Studies of the experience of Caribbean childhoods have in the past been undertaken almost exclusively from the perspective of adults rather than that of the children themselves. Christine Barrow departs from that tradition by focusing on the views of children as participants. The result is a fresh perspective on childhood and growing up that is different from those of parents guardians and adults in general.
The core of the study is based on the childhood narratives of some 28 men and women organised around a range of themes including migration, informal adoption and abandonment. Caribbean Childhoods adds a new dimension to our understanding of the rich diversity of Caribbean families and the context in which many children are raised.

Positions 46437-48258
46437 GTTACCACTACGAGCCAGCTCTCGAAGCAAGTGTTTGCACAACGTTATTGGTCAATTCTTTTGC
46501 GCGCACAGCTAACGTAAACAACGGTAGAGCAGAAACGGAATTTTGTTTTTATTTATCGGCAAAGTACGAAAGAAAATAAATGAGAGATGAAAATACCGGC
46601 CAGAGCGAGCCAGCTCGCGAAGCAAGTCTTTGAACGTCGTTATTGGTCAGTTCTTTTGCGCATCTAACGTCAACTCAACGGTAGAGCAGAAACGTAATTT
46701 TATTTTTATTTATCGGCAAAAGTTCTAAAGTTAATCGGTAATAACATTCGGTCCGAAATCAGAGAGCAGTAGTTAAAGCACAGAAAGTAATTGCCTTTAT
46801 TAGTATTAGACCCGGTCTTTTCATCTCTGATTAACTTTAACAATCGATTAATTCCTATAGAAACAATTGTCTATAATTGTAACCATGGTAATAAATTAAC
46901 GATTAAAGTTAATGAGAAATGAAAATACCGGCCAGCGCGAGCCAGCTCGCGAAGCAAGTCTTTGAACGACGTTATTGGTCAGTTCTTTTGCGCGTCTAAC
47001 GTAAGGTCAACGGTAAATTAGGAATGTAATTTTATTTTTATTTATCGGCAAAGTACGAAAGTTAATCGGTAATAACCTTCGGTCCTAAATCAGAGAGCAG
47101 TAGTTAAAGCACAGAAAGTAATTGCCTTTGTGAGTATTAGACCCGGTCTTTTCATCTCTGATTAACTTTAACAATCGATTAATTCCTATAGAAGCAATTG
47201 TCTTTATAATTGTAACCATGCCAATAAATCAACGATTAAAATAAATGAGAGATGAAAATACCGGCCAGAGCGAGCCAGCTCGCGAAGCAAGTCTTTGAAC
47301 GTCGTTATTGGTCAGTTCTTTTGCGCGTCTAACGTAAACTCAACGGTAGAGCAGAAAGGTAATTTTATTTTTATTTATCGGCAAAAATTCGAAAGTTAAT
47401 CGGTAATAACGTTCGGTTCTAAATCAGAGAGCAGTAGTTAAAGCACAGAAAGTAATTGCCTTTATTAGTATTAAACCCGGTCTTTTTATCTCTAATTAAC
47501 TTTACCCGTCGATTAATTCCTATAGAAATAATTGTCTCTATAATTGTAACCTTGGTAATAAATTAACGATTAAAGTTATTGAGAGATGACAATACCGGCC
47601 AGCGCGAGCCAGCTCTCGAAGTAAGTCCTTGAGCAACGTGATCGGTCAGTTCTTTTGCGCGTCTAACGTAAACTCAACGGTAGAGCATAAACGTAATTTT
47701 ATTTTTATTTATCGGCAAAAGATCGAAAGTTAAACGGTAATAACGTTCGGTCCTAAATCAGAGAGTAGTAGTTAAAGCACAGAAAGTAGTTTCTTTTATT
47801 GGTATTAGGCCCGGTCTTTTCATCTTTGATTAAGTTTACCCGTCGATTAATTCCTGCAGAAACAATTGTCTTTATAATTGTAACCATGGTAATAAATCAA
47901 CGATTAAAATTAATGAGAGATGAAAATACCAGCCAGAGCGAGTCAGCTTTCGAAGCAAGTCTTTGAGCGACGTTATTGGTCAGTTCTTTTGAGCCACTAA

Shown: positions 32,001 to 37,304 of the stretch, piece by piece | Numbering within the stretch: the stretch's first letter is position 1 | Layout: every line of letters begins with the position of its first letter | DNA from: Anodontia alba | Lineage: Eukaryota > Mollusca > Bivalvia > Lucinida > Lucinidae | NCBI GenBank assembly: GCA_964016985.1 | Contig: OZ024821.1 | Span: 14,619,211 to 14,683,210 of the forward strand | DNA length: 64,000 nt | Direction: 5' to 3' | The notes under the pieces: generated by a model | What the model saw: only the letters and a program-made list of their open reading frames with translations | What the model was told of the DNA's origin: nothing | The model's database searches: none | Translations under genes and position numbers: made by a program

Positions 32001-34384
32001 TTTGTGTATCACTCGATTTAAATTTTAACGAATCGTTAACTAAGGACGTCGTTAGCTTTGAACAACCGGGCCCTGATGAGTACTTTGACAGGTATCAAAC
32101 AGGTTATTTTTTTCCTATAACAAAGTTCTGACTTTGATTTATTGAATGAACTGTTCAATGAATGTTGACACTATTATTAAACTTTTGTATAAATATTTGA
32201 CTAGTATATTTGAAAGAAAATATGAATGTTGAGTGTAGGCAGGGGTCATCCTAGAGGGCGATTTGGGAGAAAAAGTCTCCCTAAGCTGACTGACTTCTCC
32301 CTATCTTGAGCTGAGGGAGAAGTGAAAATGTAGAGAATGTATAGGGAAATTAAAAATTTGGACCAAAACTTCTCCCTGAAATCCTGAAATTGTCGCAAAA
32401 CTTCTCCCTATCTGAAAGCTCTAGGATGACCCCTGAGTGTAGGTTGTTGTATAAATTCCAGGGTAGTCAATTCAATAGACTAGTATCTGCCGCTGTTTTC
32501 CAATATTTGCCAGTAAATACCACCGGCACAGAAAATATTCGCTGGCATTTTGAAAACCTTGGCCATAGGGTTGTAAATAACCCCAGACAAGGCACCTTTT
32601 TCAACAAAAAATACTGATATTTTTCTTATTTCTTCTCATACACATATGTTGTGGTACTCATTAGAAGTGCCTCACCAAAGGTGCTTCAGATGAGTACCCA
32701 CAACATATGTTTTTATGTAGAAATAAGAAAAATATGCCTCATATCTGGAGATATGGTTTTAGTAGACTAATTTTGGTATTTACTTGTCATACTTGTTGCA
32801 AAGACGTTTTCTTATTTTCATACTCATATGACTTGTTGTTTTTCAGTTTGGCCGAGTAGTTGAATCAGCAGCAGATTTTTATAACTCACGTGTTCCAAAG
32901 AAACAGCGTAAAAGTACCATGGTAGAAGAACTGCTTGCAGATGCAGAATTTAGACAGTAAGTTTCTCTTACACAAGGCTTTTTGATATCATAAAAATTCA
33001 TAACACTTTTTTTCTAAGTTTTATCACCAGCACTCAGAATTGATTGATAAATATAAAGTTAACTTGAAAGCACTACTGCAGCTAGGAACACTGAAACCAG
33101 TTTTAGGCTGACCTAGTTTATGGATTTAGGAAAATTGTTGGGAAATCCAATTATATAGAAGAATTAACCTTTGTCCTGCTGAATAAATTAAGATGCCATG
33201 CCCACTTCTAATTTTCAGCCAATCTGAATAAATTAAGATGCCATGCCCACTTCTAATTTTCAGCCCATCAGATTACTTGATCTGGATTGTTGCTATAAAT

- Chapter 1 - Introducing the Study
- Chapter 2 - The Research Context
- Chapter 3 - Approaches and Challenges in Childhood and Family Research
- Chapter 4 - Narratives of Childhood
- Chapter 5 - Childhoods ‘Left Behind’ and ‘Outside’
- Chapter 6 - Child-Sharing and ‘Adoption’
- Chapter 7 - Mothering and Fathering:Ideology and Lived Experience
- Chapter 8 - A Way Forward for Researchon Families, Parenting and Childhoods